3.8 The centrality of consent
In the last 30 years there has been a strong move away from paternalism towards an emphasis on users' rights and involvement in the decision-making process. Nowadays, few users would accept treatment without knowing what it was or a health carer who withholds information about other treatment options. The importance of involving the user is exemplified by the need for practitioners to gain informed consent. This need to gain consent is enshrined in law, as well as being a central aspect of most professional codes of ethics. Competent users must be given a thorough explanation of what will be done, the risks involved in going ahead or not going ahead with the proposed treatment, and information about alternatives to the treatment. Therefore, the practitioner should have effective communication skills, because the information needs to be conveyed so that the user understands it. When giving consent, the user's decision must be voluntary and not subject to coercion. Failure to obtain consent is considered an extremely grave matter. If consent has not been obtained, and the user is harmed, they can sue the practitioner for medical negligence (for gaining inadequate consent). If the user has not been given any information or has been treated against their express wishes, they can sue the practitioner for battery (for not gaining consent at all). In addition, failure to gain consent can lead to disciplinary proceedings and the removal of the practitioner's right to practise.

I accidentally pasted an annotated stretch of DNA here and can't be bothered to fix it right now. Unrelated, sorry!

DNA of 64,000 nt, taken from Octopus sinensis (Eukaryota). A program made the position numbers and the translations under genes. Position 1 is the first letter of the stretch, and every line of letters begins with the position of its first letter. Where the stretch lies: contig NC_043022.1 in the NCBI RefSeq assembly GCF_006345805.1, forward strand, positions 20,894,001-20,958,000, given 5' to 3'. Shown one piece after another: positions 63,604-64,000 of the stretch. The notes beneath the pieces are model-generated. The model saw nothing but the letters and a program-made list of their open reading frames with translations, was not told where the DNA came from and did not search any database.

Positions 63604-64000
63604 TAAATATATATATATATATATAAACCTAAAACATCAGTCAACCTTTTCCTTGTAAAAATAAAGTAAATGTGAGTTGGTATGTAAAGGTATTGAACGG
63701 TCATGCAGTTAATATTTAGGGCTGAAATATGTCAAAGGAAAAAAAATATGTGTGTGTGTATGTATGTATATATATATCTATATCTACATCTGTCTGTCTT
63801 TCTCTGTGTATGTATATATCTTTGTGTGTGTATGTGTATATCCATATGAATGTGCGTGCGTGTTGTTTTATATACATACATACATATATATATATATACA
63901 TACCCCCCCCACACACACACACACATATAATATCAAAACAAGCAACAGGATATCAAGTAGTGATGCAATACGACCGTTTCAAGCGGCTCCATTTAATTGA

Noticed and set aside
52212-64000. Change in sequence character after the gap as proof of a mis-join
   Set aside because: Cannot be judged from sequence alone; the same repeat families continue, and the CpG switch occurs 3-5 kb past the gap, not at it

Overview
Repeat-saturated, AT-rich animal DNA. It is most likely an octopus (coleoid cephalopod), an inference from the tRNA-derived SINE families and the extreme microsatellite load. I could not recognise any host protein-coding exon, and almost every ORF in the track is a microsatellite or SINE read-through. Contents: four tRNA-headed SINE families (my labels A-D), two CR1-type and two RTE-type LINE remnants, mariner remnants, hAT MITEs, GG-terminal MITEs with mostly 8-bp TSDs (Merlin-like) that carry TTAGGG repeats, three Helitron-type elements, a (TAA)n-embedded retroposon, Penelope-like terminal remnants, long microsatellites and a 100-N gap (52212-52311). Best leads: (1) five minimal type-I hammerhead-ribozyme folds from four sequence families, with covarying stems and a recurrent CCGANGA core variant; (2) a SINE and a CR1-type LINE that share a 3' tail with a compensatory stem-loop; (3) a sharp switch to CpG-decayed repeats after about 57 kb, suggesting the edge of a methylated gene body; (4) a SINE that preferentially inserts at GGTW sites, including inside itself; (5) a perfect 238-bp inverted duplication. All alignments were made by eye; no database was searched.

So far, very few users have sued CAM practitioners, which is often attributed to CAM being more ‘patient-centred’. It is debatable what this means in terms of information exchange. CAM practitioners have the same duty to obtain consent to treatment as other health professionals (Stone, 2002).